Danish humor

Unik, the spokesman for a chain of cosmetics shops, says “I don’t shop here.” Classic Danish humor.

When directed at others, Danish humor is a perennial source of confusion for foreigners, and it can be a source of misunderstanding and discomfort in the office.

The basis of Danish humor is keeping people’s egos in line by cutting down anyone who thinks himself better than others. At its best, it’s self-deprecating, good-natured and playful, but it can also be dry, dark, and weird, and occasionally passive-aggressive and cruel. It is rarely laugh-out-loud funny.

For example, I was in a meeting held at one of the renovated 18th-century buildings beloved by the Danish creative class. We were upstairs in a room that had been converted from an attic. Thick wooden beams held up the slanting walls.

One of the meeting participants reached down to plug in her computer and, sitting up too quickly, bashed her head against the thick beam. There was a loud “thunk” as her skull hit the heavy wood, and an uncomfortable moment as she clutched her aching head.

Then someone in the room broke the silence. “No damage done,” he said cheerfully. “Not much in there anyway.”

She was Danish – she thought it was funny. Someone else might not have.

Sarcasm is seen as a sign of intelligence

For Danes, biting sarcasm is seen as proof of intelligence, confidence and wit. Foreigners already dealing with cultural confusion don’t always see it that way, particularly if the sarcasm is coming from their supervisor.

Most Danes are smart enough to avoid the worst aspects of Danish humor with newcomers, but sometimes a little barbed comment slips out anyway.

For example, if you arrive at a meeting a few minutes late, the meeting leader might say drily, “I hear you can buy watch batteries at the supermarket these days.” That’s a joke – and a reminder that tardiness is not appreciated.

It’s often said that when a foreigner is included into a circle of Danish humor, it’s because Danes know they can take it, and that they have accepted you as part of the group.

Until then, remember that if a Dane seems to be making fun of you, they are trying to laugh with you, not at you.

Or they are trying to get you to fall in line. It’s hard to be sure.

If you’re not sure if what someone is saying is supposed to be a joke, ask them.

No “big arm movements”

While passive-aggression is common in Denmark, open warfare is not.

Don’t raise your voice. Don’t yell. Don’t wave your arms around to make a point. (The Danes have a saying for people they see as too expressive – “he has big arm movements.”) And never, ever lose your temper.

In many cultures, losing your temper is seen as a sign of power and passion. Make a scene is a way of showing that you really care about something. If that something is an important personal relationship or an honorable political position, losing your temper is seen as noble and justified.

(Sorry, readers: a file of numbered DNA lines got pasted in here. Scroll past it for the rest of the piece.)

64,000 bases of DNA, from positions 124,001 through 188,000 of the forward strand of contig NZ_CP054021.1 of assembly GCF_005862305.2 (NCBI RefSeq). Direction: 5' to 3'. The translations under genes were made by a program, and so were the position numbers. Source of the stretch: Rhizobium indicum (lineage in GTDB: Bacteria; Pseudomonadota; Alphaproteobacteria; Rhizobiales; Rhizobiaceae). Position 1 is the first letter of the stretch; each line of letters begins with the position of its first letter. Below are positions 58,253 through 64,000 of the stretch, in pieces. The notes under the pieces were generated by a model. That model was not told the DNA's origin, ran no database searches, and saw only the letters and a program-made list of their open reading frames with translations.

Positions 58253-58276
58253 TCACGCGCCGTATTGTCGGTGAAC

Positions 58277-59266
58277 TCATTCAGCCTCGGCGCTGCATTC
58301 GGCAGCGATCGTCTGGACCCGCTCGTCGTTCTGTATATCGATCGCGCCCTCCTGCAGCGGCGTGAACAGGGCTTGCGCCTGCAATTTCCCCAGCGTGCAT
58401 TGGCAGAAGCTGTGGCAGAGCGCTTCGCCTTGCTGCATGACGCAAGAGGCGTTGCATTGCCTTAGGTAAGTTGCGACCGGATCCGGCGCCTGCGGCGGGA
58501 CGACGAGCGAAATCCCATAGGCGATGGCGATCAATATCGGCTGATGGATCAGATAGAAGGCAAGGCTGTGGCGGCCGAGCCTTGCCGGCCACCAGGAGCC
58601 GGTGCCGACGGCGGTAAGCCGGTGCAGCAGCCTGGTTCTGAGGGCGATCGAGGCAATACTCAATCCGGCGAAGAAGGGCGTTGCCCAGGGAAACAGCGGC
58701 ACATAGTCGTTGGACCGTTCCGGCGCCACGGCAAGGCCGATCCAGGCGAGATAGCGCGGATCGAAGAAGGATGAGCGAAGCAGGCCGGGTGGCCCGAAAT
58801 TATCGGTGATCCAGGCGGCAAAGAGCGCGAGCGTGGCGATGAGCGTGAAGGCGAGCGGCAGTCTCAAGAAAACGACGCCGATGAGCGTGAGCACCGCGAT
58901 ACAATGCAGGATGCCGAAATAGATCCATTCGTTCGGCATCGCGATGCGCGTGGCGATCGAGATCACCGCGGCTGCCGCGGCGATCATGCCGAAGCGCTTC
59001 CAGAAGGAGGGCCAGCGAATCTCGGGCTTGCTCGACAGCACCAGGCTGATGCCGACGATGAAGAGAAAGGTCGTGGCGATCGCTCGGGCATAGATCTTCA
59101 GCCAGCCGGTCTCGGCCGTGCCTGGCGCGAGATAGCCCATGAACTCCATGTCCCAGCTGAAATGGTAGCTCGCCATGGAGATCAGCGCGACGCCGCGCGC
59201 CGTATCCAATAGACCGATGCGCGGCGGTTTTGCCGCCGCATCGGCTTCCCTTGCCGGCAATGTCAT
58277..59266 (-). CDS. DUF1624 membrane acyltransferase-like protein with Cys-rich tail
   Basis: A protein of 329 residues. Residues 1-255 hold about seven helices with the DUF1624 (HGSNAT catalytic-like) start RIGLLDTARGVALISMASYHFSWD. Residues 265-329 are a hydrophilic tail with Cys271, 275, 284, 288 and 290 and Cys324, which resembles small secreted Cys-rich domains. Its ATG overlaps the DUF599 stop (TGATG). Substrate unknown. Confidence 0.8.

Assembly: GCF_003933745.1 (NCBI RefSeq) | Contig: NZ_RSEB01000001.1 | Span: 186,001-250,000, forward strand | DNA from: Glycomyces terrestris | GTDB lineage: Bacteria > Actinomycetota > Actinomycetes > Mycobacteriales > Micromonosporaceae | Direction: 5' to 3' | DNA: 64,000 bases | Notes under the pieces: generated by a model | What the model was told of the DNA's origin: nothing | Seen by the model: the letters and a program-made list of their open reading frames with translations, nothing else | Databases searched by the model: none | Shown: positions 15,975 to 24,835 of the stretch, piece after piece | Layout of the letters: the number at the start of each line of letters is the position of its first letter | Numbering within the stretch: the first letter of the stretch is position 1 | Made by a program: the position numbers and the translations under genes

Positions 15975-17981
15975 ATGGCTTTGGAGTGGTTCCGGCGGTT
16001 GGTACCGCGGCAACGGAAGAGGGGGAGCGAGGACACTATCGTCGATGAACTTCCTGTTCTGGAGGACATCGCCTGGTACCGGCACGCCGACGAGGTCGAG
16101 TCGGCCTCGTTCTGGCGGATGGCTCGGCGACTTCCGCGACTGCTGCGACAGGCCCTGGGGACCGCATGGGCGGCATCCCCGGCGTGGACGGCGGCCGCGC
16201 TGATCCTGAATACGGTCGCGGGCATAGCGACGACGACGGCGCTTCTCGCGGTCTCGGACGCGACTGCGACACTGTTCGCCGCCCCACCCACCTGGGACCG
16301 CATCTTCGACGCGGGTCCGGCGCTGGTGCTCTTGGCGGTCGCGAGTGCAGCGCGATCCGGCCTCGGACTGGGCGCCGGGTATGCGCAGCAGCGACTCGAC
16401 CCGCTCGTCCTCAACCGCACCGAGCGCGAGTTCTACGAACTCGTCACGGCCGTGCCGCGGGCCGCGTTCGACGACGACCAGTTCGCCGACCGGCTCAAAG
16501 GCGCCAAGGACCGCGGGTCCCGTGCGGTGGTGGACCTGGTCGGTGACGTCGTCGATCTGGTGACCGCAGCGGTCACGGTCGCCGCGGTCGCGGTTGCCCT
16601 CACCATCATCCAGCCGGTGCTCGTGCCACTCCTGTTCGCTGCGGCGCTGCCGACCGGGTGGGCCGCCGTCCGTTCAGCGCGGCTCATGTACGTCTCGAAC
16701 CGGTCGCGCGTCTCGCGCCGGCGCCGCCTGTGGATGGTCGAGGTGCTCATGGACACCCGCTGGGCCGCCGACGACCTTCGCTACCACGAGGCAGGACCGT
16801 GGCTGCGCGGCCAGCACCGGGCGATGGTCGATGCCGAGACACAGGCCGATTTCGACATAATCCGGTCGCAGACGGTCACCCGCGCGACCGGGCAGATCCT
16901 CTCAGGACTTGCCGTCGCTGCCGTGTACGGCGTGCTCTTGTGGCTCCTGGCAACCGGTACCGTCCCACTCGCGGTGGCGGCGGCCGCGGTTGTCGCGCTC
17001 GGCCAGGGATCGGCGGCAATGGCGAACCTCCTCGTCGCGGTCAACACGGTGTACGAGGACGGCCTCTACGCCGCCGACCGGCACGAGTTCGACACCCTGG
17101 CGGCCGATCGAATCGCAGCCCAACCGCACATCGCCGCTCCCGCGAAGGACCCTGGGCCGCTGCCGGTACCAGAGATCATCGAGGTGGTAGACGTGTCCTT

This is not true in Danish culture, where losing your temper is seen as a sign that you are childish, unable to control yourself, and basically untrustworthy.

Danes immediately lose respect for someone who “melts down.” If you think you’re going to blow your top at work, excuse yourself and go take a walk. (I’ve done it myself a few times.)

Someone who has been on the receiving end of your anger won’t forget quickly, and won’t be afraid to tell his friends or business contacts about your “crazy” behavior.

You never want to have an enemy in a small country like Denmark, where you will meet the same people again and again.

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Kay Xander Mellish books

Buy Kay’s books about Denmark on Amazon, Saxo, Google Books, Apple Books, Barnes & Noble Nook, or via our webshop.

Image mashup copyright Kay Xander Mellish 2022

Read also:
April Fool’s in Denmark and the rough game of Danish humor
The Kvajebajer, or “Failure Beer”, and what it means for Danish working culture

Stories about life in Denmark, Working in Denmark: Danish Business Culture

Don’t work when you’re sick, plus dealing with stress

In some countries, such as the US, “working sick” is a badge of honor. You are supposed to be so dedicated to your team or to the assignment that you come to work even if you have a bad cold or a slight fever.

In Denmark, the opposite is true. If you feel you’ve got the beginnings of something that could be contagious, particularly a stomach virus, you are considered a better team member if you stay home that day and care for your health. You are not expected to work from home or answer emails if you are ill.

It’s also considered OK to take a day or two off if you have a sick child at home, although in these cases you may be asked to participate in a phone meeting or some other work-related activity while your little darling sleeps.